The development of complex organisms critically depends upon regulation of gene activity across dozens, hundreds or millions of cells in time and space. This regulation ensures the fidelity of development of complex structures and the overall function of the organism. Its disruption therefore often leads to disease.
We study gene regulation at the genomewide level using computational genomics and epigenomics. Our major research interests focus on:
- Structure and function of gene promoters
- Function and genomic distribution of gene regulatory elements
- Function of transcription factors
- Regulation of the production of transcription factors i.e. transcriptional regulatory networks (TRNs)
- Association of different modes of regulation with epigenetic marks and their inheritance
Our recent work centres on the functional classification of core promoters, the development of methods to correctly assign regulatory elements to the genes they regulate, and the role of the epigenome in guiding development.
et al., 2020, Ancestrally Duplicated Conserved Noncoding Element Suggests Dual Regulatory Roles of HOTAIR in cis and trans., Iscience, Vol:23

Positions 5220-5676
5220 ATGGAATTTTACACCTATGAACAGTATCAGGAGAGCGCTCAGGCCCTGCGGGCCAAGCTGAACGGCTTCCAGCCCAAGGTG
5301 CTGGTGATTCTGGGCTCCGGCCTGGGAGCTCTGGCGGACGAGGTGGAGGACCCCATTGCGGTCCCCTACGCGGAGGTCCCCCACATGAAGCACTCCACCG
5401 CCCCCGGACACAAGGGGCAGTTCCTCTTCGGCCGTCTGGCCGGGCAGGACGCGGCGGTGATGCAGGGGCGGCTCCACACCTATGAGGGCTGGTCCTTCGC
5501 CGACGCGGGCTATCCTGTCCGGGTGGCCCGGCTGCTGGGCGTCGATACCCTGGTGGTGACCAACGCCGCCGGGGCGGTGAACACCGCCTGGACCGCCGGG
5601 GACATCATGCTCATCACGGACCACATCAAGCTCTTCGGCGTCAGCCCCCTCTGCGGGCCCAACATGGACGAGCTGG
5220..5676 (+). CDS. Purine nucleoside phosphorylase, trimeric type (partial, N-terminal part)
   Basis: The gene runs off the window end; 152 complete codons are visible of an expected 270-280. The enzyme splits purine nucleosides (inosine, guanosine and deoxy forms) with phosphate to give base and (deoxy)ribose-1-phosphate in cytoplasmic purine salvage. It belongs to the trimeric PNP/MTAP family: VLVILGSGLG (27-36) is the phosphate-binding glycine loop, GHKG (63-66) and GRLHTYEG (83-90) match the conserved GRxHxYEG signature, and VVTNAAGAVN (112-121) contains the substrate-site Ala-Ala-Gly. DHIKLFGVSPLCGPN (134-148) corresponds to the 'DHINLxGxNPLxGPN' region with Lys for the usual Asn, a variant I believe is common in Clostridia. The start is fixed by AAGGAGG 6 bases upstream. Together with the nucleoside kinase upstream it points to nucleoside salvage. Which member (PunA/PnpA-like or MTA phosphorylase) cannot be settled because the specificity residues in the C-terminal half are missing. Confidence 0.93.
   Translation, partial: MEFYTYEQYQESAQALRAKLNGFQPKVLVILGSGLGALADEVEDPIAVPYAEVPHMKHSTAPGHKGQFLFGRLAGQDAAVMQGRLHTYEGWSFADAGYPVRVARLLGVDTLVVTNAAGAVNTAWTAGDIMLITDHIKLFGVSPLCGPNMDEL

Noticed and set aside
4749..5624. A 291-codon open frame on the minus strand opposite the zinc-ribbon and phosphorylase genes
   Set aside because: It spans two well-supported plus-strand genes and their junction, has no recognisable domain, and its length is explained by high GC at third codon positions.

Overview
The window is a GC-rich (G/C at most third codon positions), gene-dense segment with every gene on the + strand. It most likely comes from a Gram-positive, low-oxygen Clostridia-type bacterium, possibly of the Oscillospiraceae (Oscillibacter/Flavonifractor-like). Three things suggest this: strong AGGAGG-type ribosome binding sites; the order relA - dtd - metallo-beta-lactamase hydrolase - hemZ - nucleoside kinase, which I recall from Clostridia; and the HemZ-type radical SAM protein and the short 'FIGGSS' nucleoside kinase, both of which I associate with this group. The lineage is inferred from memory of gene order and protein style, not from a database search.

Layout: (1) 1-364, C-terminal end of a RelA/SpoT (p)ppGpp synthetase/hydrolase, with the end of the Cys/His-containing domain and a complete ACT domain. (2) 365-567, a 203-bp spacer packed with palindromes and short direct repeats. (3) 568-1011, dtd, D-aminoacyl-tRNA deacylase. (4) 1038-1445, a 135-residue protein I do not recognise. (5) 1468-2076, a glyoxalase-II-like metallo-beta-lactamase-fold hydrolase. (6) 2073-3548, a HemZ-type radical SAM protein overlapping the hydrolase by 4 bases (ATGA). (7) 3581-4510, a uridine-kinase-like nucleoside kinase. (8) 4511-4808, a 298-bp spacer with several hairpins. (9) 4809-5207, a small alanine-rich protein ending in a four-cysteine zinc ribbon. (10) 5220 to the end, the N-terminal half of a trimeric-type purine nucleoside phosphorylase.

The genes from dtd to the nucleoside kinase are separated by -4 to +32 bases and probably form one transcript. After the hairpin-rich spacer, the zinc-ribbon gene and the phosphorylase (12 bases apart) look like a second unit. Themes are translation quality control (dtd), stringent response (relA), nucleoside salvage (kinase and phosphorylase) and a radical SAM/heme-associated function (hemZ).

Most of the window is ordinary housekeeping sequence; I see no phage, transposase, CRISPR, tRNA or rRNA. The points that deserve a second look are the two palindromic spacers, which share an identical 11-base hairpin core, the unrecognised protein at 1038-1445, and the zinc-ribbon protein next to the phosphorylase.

et al., 2020, RADICL-seq identifies general and cell type-specific principles of genome-wide RNA-chromatin interactions, Nature Communications, Vol:11, ISSN:2041-1723
et al., 2020, Dual-initiation promoters with intertwined canonical and TCT/TOP transcription start sites diversify transcript processing, Nature Communications, Vol:11, ISSN:2041-1723
et al., 2020, JASPAR 2020: update of the open-access database of transcription factor binding profiles, Nucleic Acids Research, Vol:48, ISSN:0305-1048, Pages:D87-D92
et al., 2020, Understanding the genetics of neuropsychiatric disorders: the potential role of genomic regulatory blocks, Molecular Psychiatry, Vol:25, ISSN:1359-4184, Pages:6-18